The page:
Busy morning today, so no time to chat. Here’s this, though, an interesting story about the struggle over a memorial plaque for a dead soldier in his hometown:
In the quest of politicians and veterans to find the appropriate heading on the existing township monument, they considered titles like the Global War on Terrorism, the Global Struggle Against Violent Extremism, Operation Iraqi Freedom and War in Iraq. The Board of Trustees eventually settled on simply: Iraq.
Some years ago, a friend of mine — OK, it was Lance Mannion — noticed the military’s “branding” campaign. “Operation Overlord was a code name,” he said. “Operation Desert Storm is marketing.” True. And so now we’re engaged in a war that even the bereaved don’t know what, exactly, to call it.
The result is still the same, regrettably.
I’ll try to be back this afternoon, but maybe not. Last night at writing group someone made the comment that everyone in the world has shoplifted something, at some time in their lives. I raised my hand: “Uh, no.” So they all said for next week I need to write a piece of short fiction on shoplifting, something I’ve never done in my life. I guess I need to start researching the topic.
brian stouder said on August 10, 2005 at 10:03 am
‘Wynona Nall’ – hmmmmmm…..well, it’s still alliterative!
When you get caught, and claim “research for a role” (or article, or whatever), and they give you 80 hours of community service, maybe you will get to run a lawn mower at the Court House, like the bug-eyed runaway bride, eh?
Claire said on August 10, 2005 at 10:18 am
I’ve never shoplifted a thing in my life, either. I remember when those lip smackers and Mabelline lip potion lip glosses came out in the 70’s. Girls I knew slid them into their pockets when we’d go to the store.
I was scared to death. Both scared of getting caught and, if not, that God knew and He said, “Thou shalt not steal!”
I think fear was the primary motivator that kept me from doing so rather than “good character.”
Oh, also, I just have to tell people that my sister (age 41) is coming back from Iraq today for her “r&r”! She arrives this afternoon at Detroit Metro. The good news is we get to see her as she has been gone since last December. The bad news is she has to go back again in two weeks…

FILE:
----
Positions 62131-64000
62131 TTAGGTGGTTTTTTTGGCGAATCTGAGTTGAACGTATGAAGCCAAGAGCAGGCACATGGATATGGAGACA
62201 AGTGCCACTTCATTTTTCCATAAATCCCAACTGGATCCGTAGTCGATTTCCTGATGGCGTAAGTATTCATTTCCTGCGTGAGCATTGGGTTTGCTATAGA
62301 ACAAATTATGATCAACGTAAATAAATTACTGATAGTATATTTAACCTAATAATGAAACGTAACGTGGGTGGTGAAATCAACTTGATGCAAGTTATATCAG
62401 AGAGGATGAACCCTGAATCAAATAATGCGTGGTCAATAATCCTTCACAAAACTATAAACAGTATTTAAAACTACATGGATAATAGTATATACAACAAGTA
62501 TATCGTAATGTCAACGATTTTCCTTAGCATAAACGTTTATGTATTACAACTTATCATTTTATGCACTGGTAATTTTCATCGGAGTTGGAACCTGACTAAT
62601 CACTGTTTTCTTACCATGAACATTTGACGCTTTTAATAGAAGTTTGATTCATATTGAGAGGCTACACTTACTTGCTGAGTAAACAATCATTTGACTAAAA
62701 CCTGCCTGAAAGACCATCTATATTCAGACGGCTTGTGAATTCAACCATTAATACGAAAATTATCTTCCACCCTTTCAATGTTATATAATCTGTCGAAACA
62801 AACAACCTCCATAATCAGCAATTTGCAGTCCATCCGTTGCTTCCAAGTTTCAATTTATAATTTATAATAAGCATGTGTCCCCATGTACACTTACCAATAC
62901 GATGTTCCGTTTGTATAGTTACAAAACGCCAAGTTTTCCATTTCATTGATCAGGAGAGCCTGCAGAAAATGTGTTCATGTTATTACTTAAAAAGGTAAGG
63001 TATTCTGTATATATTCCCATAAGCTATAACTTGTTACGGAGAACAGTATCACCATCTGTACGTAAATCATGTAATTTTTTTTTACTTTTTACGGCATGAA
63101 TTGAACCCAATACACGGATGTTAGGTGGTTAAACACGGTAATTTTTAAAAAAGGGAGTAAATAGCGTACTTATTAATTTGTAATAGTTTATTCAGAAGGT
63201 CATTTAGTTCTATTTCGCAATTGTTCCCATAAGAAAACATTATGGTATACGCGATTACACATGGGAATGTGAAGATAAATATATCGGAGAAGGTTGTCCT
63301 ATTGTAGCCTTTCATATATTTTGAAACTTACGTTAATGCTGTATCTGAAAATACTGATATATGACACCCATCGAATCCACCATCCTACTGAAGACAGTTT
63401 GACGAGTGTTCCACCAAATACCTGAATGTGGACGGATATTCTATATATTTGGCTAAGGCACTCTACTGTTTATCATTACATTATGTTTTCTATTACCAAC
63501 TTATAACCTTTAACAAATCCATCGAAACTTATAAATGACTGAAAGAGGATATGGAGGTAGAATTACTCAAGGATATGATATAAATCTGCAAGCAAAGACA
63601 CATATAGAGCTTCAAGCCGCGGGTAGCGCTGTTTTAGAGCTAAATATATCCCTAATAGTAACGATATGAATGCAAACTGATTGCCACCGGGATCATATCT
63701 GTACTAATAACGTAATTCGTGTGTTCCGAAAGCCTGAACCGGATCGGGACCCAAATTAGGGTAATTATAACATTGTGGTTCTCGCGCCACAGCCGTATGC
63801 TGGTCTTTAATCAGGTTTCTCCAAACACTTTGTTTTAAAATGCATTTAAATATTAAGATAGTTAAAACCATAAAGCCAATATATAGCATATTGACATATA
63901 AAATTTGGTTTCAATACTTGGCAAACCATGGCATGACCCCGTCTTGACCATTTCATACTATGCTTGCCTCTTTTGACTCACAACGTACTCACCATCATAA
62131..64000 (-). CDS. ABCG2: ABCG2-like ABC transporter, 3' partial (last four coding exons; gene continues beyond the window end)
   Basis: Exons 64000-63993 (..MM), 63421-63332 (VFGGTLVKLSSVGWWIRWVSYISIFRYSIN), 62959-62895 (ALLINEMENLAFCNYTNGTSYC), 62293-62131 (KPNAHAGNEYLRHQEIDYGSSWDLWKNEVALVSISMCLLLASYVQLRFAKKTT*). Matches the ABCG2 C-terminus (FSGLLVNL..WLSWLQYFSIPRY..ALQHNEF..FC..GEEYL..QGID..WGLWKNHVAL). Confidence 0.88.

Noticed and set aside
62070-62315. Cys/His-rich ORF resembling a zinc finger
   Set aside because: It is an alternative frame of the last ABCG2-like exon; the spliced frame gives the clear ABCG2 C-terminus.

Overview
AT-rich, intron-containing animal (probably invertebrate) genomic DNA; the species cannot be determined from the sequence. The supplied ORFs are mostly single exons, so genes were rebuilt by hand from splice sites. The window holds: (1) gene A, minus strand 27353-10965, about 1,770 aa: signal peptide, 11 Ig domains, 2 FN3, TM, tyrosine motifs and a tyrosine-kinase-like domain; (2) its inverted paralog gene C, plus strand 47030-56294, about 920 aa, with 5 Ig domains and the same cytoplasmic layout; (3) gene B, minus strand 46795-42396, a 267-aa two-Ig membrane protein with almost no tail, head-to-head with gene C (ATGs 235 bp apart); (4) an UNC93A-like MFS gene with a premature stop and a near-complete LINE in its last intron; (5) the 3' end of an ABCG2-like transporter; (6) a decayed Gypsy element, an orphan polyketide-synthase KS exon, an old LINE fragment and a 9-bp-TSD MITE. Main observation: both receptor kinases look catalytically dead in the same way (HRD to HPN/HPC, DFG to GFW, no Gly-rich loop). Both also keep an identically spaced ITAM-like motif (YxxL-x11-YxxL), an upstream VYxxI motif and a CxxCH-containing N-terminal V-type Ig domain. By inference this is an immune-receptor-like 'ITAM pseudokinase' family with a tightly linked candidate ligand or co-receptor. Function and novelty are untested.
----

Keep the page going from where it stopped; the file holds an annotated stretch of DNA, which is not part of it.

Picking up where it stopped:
brian stouder said on August 10, 2005 at 10:33 am
“my sister (age 41) is coming back from Iraq today for her “r&r”! She arrives this afternoon at Detroit Metro.”
Claire – excellent news!
Nance said on August 10, 2005 at 10:44 am
Does she get to fly first class? The last few times I’ve seen soldiers flying on civilian airlines, they all either got courtesy upgrades of had first-class tix in the first place.
Great news. Make it all count.
Claire said on August 10, 2005 at 11:34 am
Thanks you guys. I’m not sure about the first class accommodations; I’ll find out in a few hours though. As family members we get special permission to be able to meet her right at the gate! It will be interesting to hear from her what it’s “really” like over there (a soldier’s perspective) and how she feels about the War, their mission, what the locals tell them, etc.
alex said on August 10, 2005 at 12:10 pm
I’ve never shoplifted either, Nance. Well, once, actually–when I was three years old. On the way home from the grocery store my mother noticed I was munching on Brach’s hard candies. “Where did you get that?” she demanded. “That’s stolen candy. You can’t eat stolen candy.” She took away the handful I’d grabbed from the bin in the store on the way out.
It was a few years later that Brach’s candies were offered to me at a relative’s home. “That’s stolen candy,” I said to my aunt. “They’re very bad and my mom doesn’t let me eat them.”
brian stouder said on August 10, 2005 at 3:28 pm
>>It was a few years later that Brach’s candies were offered to me at a relative’s home. “That’s stolen candy,” I said to my aunt. “They’re very bad and my mom doesn’t let me eat them.”
You gave me my laugh of the day! I bet your Aunt raised her eyebrows at that statement!
I’ve been thinking of this G-SAVE thing. If we’re going to market the war, why not
Global Struggle to Promote Order and Tranquility?
Dorothy said on August 10, 2005 at 3:38 pm
I’d almost forgotten about the time I stole a Chunky candybar and my mother made me take it back. (I had not eaten it yet). Taught me a valuable lesson. She stood with me, and made me apologize, and the store owner was stern but understanding. I never took another thing in my life. I wish more people handled kids this way these days. No one wants to admit to wrong doing any more. They try to shift the blame everywhere but where it belongs – right on their own shoulders.
Claire – enjoy your sister for two weeks! My brother-in-law is in Kosovo, which seems much safer than Iraq. But we worry anyway.
brian stouder said on August 10, 2005 at 4:03 pm
I don’t remember stealing anything as a kiddo, although to be honest nowadays I think nothing of going home with a company pen in my pocket, or running copies of personal items on the whizz-bang copy machine, and so on.
When I was a teenager, I worked at a supermarket. People generally don’t clean up to go to the supermarket, the way they might before going to the mall. But one time a very (very) well-endowed woman, who was wearing a tight one piece very-green dress with a plunging neckline (call it a navel line!) and nothing else came into the store, and almost literally strutted around. Being a red blooded young American boy – I stopped whatever I was doing and ogled her! Later I learned that she was the distraction part of a shop-lifting team.
But what the hell! – she was a righteous distraction!
blue girl said on August 10, 2005 at 4:04 pm
Hi Claire! Have fun with your sister and tell her that we all think of them over there and pray for them too.